Boris Johnson should “dial down” the rhetoric over Brexit, a former Conservative minister has warned amid warnings the government is on collision course with Brussels.

Tobias Ellwood, who was sacked by the new prime minister, admitted it was a “shock” to lose his job last week at the Ministry of Defence but said it was what politicians sign up for when they enter the “brutal game”. 

The former army officer, hailed as a hero for his actions during the Westminster terror attack, had been highly critical about the prospect of a no-deal Brexit – something Mr Johnson’s administration has insisted it could pursue. 

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Speaking to BBC Radio 4’s Today programme, Mr Ellwood said a general election after Brexit was the “reset button” needed by the Conservatives in order to get through vital legislation in the House of Commons. 

“The prime minister has one key objective, and that is to conclude Brexit,” he said. “I think the country is Brexit-fatigued, and there’s also been a loss in trust in politics, and it wants leadership, and there’s absolute clarity of where this prime minister wants to go.”

Asked about the rhetoric being used by Mr Johnson over Brexit, such as the “abolition” of the backstop, he replied: “If my one first bit of humble advice might be, it is let’s step back from the rhetoric on the campaign trail.”

Pressed on whether Mr Johnson should “dial down the rhetoric”, Mr Ellwood replied: “No, I think everybody should. We should allow and give space for a deal to be considered, get back to the drawing board, work out what could be advanced from the withdrawal agreement itself.”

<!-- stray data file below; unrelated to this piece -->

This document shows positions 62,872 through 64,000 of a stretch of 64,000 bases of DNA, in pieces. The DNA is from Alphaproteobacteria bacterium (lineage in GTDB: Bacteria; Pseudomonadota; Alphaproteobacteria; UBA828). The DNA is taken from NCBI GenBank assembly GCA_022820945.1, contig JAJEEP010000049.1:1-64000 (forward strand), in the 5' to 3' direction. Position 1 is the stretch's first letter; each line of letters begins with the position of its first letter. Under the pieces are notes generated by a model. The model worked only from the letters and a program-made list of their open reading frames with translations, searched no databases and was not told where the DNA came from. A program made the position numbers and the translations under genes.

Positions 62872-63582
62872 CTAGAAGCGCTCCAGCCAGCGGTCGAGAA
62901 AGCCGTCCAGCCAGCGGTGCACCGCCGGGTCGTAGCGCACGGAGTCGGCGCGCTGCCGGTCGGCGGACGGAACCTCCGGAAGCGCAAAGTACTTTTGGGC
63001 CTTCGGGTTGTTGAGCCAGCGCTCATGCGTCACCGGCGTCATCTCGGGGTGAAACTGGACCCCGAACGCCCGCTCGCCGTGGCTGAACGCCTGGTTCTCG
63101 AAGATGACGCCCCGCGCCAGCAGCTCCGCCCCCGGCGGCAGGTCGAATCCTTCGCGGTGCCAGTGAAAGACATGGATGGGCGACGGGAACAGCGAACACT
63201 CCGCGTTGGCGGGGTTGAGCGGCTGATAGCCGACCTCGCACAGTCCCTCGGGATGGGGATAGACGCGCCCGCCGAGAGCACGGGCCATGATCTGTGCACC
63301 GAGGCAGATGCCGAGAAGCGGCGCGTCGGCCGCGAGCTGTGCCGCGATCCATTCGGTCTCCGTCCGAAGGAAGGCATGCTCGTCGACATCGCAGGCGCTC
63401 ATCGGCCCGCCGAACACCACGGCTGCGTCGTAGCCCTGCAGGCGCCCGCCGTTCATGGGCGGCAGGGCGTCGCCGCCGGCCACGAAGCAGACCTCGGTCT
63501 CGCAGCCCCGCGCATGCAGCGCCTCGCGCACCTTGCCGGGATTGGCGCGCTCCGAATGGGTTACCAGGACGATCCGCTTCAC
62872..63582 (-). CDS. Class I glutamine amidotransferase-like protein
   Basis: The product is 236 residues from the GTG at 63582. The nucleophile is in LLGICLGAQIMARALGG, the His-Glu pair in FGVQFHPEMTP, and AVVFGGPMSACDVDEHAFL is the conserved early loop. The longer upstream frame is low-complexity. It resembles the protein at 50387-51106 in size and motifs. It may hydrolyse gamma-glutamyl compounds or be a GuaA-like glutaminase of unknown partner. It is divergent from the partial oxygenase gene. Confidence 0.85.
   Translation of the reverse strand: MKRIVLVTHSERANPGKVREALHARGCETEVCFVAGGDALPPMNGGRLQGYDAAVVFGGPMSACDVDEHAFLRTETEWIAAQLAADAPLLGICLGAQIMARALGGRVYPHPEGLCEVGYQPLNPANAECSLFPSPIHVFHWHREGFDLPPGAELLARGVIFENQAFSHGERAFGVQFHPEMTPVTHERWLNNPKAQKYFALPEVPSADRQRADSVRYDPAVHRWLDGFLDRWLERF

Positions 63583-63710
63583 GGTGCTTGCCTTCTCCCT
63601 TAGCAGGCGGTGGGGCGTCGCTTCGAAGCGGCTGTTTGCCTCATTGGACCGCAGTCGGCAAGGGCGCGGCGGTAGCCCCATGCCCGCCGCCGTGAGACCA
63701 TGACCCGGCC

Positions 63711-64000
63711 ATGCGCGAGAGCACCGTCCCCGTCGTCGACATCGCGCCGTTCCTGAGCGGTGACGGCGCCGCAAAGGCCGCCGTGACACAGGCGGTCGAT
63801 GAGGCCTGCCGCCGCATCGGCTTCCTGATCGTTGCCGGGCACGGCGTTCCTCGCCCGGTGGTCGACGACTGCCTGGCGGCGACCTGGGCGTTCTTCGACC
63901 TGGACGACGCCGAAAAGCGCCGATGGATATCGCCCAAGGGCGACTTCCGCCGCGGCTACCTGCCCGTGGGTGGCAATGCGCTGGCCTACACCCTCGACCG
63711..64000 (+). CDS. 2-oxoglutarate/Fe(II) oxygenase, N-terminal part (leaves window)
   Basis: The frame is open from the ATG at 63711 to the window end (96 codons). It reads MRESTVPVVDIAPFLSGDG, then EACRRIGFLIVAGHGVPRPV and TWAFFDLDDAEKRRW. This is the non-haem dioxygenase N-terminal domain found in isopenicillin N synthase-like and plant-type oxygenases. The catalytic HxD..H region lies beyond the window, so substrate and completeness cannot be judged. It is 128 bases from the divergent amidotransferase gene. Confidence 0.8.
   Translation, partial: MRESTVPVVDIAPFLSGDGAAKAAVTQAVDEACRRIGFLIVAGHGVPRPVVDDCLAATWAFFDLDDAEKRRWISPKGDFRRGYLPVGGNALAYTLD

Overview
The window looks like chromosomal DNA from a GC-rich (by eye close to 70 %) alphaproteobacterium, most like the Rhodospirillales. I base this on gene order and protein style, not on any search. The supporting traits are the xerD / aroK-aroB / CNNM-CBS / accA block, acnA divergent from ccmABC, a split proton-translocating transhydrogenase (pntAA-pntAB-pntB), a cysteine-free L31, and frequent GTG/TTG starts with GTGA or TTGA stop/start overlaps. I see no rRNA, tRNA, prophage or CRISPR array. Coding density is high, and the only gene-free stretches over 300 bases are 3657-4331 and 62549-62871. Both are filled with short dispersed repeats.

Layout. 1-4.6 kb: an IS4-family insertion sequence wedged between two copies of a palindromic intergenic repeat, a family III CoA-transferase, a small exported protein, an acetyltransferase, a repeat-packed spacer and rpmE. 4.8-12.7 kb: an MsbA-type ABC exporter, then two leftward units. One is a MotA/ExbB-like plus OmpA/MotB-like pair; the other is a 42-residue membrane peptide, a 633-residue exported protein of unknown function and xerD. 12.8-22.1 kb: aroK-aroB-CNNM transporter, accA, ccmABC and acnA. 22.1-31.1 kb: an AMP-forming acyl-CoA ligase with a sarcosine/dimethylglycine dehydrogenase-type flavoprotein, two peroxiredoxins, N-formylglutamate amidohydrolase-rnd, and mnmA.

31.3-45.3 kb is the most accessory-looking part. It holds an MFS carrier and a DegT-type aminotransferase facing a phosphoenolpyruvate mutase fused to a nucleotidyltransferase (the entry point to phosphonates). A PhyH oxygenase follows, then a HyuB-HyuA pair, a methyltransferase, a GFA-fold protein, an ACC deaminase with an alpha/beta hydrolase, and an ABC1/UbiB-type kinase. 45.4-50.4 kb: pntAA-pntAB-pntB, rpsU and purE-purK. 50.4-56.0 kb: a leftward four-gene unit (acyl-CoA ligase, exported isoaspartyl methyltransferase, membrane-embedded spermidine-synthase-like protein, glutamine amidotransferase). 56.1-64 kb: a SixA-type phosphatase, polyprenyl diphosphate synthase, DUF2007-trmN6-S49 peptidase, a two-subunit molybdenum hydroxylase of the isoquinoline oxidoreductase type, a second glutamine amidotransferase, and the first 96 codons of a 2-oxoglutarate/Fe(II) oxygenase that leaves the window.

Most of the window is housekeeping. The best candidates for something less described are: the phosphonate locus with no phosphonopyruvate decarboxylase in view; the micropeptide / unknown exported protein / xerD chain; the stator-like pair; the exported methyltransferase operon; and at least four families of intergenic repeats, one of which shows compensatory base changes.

As speculation mounted that Mr Johnson could call a snap general election in the coming months, Mr Ellwood said the Conservatives “don’t have the numbers” in the Commons to get legislation through.

He added: “We have a very aspirational manifesto that the prime minister has put forward – things like more policing we’ve heard of, education, efforts to tackle climate change, importance of broadband.”

But he said it was “absolutely right” the government wouldn’t be able to push its domestic reforms through the Commons given the current wafer-thin majority of two. 

“What I would say is, absolutely right, you need to have a general election. That is the reset button to press in order to gain the numbers. Labour are not in a great position at the moment, so it’s good to call a general election. 

“But you cannot do any of this until you resolve the one challenge, the main focus, and that is Brexit.”

On Friday, Mr Johnson ruled out a general election before the revised Brexit deadline of 31 October, claiming the British people “don’t want another electoral event”.

Asked if could reassure “Brenda from Bristol”, who famously showed exasperation at the then-prime minister Theresa May’s 2017 snap general election announcement, Mr Johnson replied: “Brenda from Bristol, everyone – absolutely, absolutely.”

But if he pursues a no-deal Brexit, Jeremy Corbyn has threatened to bring down the government by tabling a motion of no confidence in Mr Johnson’s government. 

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